TORONTO, May 7, 2020 – COVID-19 has hit long-term residential care facilities particularly hard. It’s a situation brought on in part by a lack of attention to a sector many people choose to ignore, but York University Professor Pat Armstrong, who led the 10-year project Re-imagining Long-term Residential Care, says that needs to change.
Armstrong and her international team recently published the report, Re-imagining Long-term Residential Care in the COVID-19 Crisis.
“Currently, the state of nursing homes and the number of beds available suggest we do not highly value older people or the growing number of younger people who are now in nursing homes or those who provide their care,” says Armstrong of the Faculty of Liberal Arts & Professional Studies. “At least, we do not value them enough to ensure they have the conditions and care they need.”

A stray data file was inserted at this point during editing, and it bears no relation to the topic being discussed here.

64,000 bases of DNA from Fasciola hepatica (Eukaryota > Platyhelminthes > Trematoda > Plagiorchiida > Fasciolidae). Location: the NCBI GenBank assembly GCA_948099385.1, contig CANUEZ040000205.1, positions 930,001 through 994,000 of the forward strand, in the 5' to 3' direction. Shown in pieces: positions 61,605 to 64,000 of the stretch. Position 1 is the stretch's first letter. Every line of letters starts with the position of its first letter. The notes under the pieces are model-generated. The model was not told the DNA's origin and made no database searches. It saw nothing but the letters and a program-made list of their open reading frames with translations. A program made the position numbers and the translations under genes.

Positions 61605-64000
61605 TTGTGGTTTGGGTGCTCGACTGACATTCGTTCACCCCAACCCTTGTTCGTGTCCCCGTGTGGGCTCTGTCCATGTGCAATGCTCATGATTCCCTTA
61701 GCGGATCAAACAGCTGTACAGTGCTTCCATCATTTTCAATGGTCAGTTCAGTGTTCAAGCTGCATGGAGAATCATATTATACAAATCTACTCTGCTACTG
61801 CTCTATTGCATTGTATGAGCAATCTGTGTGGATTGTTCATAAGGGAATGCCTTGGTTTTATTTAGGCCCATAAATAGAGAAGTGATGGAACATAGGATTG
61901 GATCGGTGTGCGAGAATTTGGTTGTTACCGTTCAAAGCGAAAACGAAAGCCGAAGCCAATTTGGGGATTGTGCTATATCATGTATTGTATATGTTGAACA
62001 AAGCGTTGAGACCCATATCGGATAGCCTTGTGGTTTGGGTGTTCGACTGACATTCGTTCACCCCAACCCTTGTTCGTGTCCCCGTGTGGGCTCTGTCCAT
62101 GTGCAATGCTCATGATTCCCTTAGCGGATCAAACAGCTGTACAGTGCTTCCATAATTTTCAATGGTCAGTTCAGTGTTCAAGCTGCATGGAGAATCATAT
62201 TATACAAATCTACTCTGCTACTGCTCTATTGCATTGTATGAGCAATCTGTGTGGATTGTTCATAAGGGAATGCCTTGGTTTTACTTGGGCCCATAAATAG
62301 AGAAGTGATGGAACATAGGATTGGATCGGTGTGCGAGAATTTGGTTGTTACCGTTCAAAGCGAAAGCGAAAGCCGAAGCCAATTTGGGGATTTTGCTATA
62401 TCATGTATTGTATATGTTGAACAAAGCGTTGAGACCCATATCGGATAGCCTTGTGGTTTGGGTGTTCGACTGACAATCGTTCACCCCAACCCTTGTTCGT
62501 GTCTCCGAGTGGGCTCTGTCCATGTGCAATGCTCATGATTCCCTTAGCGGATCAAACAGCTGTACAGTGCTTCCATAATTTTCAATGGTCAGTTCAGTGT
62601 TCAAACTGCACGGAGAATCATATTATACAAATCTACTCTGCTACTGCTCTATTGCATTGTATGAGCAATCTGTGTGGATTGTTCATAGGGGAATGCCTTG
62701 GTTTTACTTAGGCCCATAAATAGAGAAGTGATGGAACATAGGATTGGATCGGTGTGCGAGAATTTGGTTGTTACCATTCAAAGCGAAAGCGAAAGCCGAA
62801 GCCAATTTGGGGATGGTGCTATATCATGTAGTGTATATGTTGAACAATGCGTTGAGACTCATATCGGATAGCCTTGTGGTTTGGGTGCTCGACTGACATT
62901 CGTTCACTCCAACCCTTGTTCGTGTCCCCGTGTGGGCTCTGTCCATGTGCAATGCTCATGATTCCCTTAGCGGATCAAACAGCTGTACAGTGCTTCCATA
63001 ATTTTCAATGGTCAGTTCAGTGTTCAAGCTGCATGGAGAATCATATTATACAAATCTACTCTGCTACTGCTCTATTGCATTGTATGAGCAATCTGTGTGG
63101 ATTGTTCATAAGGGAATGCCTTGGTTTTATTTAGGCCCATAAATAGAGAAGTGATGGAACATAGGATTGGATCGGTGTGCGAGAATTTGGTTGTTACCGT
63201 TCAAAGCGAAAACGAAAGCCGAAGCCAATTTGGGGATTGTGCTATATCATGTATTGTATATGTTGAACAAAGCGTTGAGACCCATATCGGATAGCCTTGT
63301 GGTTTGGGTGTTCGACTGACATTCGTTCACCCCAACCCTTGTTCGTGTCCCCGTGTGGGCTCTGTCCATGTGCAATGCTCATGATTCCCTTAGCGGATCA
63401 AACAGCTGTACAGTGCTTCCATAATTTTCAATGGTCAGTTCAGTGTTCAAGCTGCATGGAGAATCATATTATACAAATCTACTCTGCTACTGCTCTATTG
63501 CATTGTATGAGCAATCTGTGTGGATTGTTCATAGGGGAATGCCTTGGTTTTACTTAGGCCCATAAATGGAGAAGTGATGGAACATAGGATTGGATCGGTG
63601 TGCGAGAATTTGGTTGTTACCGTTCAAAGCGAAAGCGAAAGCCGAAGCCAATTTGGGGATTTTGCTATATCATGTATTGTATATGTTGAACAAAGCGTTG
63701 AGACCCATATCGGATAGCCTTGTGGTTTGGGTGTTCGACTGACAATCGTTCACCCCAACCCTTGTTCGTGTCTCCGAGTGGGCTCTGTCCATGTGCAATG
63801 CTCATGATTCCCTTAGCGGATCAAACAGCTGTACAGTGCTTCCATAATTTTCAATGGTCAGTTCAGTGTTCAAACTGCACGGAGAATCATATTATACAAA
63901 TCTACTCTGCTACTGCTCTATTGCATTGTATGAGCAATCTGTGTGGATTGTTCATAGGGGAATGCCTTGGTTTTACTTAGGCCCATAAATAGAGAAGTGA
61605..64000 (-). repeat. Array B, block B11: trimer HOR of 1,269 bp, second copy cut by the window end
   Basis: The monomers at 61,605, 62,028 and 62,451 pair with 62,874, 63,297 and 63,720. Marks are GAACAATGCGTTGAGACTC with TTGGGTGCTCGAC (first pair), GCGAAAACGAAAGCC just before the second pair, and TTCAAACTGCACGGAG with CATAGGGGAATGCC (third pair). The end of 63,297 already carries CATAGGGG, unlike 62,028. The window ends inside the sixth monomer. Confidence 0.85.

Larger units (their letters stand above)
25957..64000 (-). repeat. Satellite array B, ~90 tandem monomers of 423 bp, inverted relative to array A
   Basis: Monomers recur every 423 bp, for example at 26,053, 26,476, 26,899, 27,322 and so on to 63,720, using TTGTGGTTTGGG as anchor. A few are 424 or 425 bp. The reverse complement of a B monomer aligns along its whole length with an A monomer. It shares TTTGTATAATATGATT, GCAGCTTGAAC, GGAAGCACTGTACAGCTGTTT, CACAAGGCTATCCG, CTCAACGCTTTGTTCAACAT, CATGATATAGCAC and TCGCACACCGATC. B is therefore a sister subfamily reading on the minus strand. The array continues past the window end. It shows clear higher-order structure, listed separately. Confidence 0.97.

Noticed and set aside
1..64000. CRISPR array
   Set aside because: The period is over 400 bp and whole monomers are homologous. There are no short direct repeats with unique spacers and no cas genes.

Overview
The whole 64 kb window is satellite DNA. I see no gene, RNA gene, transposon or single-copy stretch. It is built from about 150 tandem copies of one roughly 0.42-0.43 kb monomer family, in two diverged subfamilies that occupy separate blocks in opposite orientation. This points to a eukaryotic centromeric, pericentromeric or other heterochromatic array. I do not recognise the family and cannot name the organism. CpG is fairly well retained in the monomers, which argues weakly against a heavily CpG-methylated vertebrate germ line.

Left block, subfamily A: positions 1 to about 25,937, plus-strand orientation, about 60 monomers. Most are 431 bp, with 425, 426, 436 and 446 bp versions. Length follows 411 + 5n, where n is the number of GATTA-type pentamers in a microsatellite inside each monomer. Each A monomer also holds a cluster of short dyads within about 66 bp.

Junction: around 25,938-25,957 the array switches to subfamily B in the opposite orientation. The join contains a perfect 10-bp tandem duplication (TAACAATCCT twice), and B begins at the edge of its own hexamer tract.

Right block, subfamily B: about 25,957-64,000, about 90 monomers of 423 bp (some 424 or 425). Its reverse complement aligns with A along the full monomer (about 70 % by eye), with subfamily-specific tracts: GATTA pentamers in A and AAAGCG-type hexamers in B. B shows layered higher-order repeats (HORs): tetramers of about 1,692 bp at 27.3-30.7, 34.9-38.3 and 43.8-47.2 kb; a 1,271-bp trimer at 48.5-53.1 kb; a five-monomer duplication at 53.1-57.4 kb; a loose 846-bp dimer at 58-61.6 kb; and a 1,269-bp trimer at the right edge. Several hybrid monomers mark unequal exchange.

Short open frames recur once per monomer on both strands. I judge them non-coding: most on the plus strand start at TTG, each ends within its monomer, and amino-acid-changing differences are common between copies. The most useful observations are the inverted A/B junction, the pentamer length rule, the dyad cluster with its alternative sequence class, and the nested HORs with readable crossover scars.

“What has also become so evident in this crisis is that ensuring everyone has the care they need helps protect us all,” she says.
Armstrong can talk about the following:
- Why long-term care facilities should be part of a universal health care system.
- Why private, for-profit models of care are not the route to take. Research has shown they tend to have lower staffing levels, more verified complaints, as well as higher rates for both ulcers and morbidity. They also contract work out – laundry, cleaning – and that brings more people into the home daily, presenting a risk.
- The importance of having enough beds available and the resources to support the work to provide appropriate care.
- The problems facing the nursing home labour force and the use of part-time and casual workers who work in more than one home.
- Why Canada is almost seven times as likely as some Nordic long-term care facilities to report they face violence on a daily or almost daily basis.
- What needs to be done in the short- and long-term.
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Sandra McLean, York University Media Relations, 416-272-6317, firstname.lastname@example.org